Q&A with U.S. Men’s Junior National Team coach Friend on current training session

Coach Dan Friend is faced with a big challenge even before his U.S. Men’s Junior National Team arrives at the NORCECA Tournament in the upcoming weeks.

Friend said in an interview Off the Block earlier this week that trying to cut the U.S. roster down to 12 players has become increasingly difficult because of the high-level of play during the team’s training session.


Check out the complete interview with Friend as the U.S. Men’s Junior National Team head coach discusses his team’s on-going training session in Lake Placid, New York, how he hopes to assemble the team and the United States’ chances of winning a gold medal at the upcoming NORCECA Tournament.

Off the Block: You’ve been able to start the training session this week with the U.S. Men’s Junior National Training Team. What’s been your initial assessment of the team?

Dan Friend: We’ve got a great group of guys. The nice thing compared to the last two years with this group is [the training session] had been right over JOs. So, I don’t know if you always had as much of the talent as you possibly could have had just because some guys were stuck in a tough position of hey am I going to miss JOs or not. This year, luckily, the training time works where it doesn’t effect JOs at all. I think having some of the best talent in this cycle is great to see in the gym. I was a part of this group two years ago when we went to the U-19 NORCECA. We had a couple of these guys, but definitely didn’t have all of these guys. Last year they had a couple of guys but still not all of them. I think that’s the biggest difference is having all the talent here together all at once and really being able to choose and put together the best team we can.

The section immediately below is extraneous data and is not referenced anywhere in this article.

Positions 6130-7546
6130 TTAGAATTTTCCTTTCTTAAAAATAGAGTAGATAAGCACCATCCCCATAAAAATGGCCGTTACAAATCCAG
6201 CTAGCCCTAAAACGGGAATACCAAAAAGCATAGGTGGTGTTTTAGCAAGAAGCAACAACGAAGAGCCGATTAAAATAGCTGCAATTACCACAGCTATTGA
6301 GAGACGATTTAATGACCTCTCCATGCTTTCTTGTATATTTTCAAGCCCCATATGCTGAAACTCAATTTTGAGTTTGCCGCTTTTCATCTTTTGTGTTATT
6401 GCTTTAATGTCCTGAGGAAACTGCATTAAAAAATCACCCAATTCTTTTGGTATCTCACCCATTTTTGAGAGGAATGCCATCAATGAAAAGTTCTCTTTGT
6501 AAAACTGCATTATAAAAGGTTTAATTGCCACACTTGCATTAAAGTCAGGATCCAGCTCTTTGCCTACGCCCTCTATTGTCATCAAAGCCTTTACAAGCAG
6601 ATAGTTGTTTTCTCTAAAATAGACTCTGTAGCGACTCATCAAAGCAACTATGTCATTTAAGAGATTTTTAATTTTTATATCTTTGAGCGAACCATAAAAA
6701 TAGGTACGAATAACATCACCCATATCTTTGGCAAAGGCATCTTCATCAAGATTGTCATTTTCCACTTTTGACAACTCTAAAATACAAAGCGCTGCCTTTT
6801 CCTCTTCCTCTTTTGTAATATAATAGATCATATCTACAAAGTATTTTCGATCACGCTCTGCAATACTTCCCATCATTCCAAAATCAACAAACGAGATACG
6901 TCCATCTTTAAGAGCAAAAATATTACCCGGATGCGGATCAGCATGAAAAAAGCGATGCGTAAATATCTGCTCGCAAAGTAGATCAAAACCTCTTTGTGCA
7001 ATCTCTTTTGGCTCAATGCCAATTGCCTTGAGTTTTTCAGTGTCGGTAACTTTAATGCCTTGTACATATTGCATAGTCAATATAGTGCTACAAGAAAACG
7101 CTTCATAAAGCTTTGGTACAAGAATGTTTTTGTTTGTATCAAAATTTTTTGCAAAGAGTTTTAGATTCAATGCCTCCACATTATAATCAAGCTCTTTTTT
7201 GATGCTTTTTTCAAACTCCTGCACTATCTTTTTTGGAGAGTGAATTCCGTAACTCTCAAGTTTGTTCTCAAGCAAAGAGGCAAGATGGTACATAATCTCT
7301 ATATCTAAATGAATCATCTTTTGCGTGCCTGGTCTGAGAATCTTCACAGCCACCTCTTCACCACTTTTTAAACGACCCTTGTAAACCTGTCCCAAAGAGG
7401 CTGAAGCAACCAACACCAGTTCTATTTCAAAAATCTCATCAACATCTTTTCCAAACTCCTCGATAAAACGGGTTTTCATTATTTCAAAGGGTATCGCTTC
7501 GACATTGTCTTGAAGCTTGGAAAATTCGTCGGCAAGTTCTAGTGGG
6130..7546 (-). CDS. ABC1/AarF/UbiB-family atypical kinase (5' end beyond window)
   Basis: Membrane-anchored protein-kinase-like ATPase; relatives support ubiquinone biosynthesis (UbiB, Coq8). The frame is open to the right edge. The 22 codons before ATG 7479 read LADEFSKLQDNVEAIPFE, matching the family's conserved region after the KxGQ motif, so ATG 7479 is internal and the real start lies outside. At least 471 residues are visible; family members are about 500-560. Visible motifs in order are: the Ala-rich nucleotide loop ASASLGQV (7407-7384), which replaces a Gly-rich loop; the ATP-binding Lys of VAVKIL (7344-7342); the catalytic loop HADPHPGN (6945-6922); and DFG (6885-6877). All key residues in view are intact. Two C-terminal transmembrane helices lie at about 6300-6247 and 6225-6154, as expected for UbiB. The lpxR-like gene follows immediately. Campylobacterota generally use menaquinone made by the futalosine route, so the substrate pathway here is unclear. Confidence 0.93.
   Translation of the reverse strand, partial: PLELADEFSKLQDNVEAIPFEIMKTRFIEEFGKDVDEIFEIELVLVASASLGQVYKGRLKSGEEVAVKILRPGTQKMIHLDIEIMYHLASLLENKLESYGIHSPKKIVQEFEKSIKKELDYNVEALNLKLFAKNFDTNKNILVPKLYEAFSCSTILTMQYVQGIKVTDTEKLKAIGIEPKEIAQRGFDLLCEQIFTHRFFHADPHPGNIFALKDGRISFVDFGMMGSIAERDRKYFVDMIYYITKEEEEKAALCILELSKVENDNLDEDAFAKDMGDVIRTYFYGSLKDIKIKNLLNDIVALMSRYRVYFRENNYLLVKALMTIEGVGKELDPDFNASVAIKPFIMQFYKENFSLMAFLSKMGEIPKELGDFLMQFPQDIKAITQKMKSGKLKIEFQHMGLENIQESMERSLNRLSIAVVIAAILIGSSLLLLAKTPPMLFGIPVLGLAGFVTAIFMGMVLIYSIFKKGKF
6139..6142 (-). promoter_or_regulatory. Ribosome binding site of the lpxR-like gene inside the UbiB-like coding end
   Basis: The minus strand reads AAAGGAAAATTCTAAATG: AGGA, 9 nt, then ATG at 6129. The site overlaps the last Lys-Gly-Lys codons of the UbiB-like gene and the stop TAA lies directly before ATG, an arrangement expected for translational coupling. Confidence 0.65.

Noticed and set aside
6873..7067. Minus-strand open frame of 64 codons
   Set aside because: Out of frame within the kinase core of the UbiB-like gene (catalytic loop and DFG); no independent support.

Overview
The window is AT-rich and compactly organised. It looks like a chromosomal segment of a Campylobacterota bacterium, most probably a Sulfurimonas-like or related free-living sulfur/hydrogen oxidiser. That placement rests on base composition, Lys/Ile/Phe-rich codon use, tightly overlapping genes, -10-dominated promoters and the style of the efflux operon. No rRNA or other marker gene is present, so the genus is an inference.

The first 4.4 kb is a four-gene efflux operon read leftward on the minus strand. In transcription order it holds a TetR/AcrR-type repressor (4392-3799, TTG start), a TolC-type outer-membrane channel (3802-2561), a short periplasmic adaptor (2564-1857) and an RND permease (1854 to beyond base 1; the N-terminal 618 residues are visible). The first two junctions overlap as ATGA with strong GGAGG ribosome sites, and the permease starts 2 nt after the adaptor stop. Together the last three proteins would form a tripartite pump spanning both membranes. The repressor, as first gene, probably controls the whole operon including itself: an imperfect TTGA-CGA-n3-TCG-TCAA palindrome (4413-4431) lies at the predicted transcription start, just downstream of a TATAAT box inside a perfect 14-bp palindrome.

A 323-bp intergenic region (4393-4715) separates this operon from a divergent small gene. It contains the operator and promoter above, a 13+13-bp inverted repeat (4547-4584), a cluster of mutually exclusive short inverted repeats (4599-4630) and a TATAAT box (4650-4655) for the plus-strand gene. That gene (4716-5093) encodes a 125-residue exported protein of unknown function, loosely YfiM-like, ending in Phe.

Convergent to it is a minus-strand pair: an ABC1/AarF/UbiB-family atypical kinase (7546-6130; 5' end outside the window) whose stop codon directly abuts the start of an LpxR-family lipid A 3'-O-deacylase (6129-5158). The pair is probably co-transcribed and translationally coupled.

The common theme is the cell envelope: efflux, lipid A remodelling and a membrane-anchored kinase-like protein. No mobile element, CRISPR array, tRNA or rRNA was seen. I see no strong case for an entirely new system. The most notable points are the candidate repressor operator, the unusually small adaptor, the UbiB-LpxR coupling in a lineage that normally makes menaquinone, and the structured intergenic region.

OTB: Right now the training roster is at about 20 but that will have to be cut down to a 12-player roster for the NORCECA Tournament. What is your coaching staff looking at when determining what players to include on your final roster?

DF: It’s a short turnaround. You are looking for talent and guys that can do the things you need to get done on the court. Who’s going to adapt the quickest and still be able to perform at the level you need them to. As well as, who are the 12 guys that are going to mesh well and make the best team in that short amount of time. Maybe it’s not always all of the most talented players. It may be seven or eight of those guys and then the other guys who fit into certain roles that are going to be able to work in a system that we need for us to be successful in that short period. Hopefully, your goal is to qualify for World Championships, and which 12 guys are going to put us in the best position to do that.

OTB: With your college team at Lewis you have months to prepare and work with your players before the start of the season. How different is it with this team given that you have just a few weeks before your first match?